34. So the First Folio generic divisions were not merely a scholarly exercise in dramatic taxonomy. Though the sheer number of plays included by Heminge and Condell can be attributed to their perceived responsibilities towards rescuing Shakespeare's works for posterity, their creation of the 'history' in the modern sense was part of an attempt to present, and sell, 'Shakespeare' as it has so often been sold since – as opposed to Ben Jonson. Jonson may not have been unhappy with this kind of demarcation, contributing as he did to the First Folio his own example of Shakespeare as not-Jonson with his famous comment about the Bard's small Latin and less Greek.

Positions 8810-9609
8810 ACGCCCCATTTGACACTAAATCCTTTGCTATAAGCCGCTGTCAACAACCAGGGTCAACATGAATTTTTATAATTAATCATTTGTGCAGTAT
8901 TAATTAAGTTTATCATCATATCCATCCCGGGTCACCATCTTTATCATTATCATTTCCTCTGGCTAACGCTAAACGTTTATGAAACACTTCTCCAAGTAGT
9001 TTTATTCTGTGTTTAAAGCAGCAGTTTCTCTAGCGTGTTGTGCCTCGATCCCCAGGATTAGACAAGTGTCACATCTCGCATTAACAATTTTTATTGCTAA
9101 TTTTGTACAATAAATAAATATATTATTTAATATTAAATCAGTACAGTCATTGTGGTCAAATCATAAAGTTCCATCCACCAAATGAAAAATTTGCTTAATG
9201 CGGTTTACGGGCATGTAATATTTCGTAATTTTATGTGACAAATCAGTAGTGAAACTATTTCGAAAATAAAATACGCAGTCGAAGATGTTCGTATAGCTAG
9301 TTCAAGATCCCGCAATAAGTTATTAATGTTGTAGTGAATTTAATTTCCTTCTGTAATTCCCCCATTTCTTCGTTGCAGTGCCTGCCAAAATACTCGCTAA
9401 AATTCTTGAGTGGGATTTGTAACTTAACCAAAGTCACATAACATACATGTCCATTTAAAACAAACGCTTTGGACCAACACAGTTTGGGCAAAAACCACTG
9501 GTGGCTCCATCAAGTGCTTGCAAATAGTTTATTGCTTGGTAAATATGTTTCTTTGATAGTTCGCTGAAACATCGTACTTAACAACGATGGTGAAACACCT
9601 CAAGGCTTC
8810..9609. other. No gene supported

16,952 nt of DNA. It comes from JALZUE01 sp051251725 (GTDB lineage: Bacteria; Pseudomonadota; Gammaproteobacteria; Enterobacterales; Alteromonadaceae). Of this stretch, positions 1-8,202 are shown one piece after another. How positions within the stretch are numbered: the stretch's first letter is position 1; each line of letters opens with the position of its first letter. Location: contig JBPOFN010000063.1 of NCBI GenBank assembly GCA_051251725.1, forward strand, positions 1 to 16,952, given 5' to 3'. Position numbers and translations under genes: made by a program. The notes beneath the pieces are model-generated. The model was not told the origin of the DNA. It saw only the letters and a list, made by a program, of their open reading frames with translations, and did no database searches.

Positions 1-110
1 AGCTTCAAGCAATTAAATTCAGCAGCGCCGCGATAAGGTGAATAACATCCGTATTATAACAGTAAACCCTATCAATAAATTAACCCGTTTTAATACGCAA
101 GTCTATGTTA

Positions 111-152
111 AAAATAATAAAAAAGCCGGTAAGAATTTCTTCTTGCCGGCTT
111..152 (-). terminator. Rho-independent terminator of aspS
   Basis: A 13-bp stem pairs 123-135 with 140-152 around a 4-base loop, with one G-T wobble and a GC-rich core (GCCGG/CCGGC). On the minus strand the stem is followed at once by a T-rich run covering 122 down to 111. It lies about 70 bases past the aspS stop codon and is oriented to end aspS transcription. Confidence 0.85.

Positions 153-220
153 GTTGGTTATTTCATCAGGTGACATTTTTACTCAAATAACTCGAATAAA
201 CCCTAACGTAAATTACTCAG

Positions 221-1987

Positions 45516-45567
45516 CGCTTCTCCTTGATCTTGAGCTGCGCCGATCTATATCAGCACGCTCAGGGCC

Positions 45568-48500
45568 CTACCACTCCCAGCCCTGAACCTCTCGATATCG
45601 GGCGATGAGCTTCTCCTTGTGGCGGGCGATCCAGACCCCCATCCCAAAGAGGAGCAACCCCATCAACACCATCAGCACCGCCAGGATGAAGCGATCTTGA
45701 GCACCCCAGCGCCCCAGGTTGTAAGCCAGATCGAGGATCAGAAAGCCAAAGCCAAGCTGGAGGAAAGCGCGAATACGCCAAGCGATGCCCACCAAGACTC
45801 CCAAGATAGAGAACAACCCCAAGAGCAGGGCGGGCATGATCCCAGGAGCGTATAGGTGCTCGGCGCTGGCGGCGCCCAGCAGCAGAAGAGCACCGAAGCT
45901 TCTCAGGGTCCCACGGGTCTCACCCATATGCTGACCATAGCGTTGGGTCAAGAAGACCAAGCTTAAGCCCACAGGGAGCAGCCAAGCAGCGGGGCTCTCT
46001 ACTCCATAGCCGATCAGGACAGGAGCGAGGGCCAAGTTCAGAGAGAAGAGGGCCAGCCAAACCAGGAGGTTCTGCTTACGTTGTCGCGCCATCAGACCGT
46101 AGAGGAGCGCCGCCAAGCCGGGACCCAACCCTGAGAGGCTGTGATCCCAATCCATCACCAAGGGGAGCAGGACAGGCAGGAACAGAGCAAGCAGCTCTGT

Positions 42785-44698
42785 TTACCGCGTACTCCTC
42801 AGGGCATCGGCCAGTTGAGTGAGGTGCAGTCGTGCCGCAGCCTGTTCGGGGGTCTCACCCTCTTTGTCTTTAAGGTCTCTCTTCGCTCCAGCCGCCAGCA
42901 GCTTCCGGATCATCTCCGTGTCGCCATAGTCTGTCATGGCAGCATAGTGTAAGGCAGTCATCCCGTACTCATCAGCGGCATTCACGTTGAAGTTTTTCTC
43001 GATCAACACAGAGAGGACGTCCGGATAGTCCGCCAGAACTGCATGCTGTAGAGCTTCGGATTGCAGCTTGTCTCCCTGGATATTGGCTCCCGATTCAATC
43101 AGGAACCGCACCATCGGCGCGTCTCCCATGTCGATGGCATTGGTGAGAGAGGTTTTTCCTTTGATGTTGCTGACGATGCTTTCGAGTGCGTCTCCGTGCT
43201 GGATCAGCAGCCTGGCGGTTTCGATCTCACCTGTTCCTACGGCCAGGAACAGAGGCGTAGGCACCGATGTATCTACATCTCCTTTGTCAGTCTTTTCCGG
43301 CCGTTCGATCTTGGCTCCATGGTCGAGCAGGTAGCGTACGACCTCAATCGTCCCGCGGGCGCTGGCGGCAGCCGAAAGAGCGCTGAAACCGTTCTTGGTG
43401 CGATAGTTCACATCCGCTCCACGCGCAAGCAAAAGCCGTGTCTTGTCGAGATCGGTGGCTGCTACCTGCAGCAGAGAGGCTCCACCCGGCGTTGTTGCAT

35. The constitutive role of Shakespeare in the very idea of the history play helps to explain the Bardocentrism of later scholars. Many of the problems normally associated with defining a literary genre have been sidestepped by the assumption that Shakespeare is central to the genre. And once it is assumed that Shakespeare's plays are central, they can be praised – paradoxically – for their willingness to break generic cover, for their blending satire or tragedy with history, for providing the ultimate comic history, even, in the early plays, for absorbing elements of romance and the heroic play. So the Shakespearean history play is a Polonian nightmare all on its own. Shakespeare, to stretch an Eagletonian trope, has certainly read Hayden White, and his histories, formally, cover all the bases, so there is no need to look outside. Meantime, revaluing the histories allows a revaluation of the early Shakespeare, which puts Marlowe in the shade, and draws the sting of the Jonsonian challenge to the Bard in tragedy and comedy (and, of course, his superiority in the effete aristocratic genres of pageantry and masque).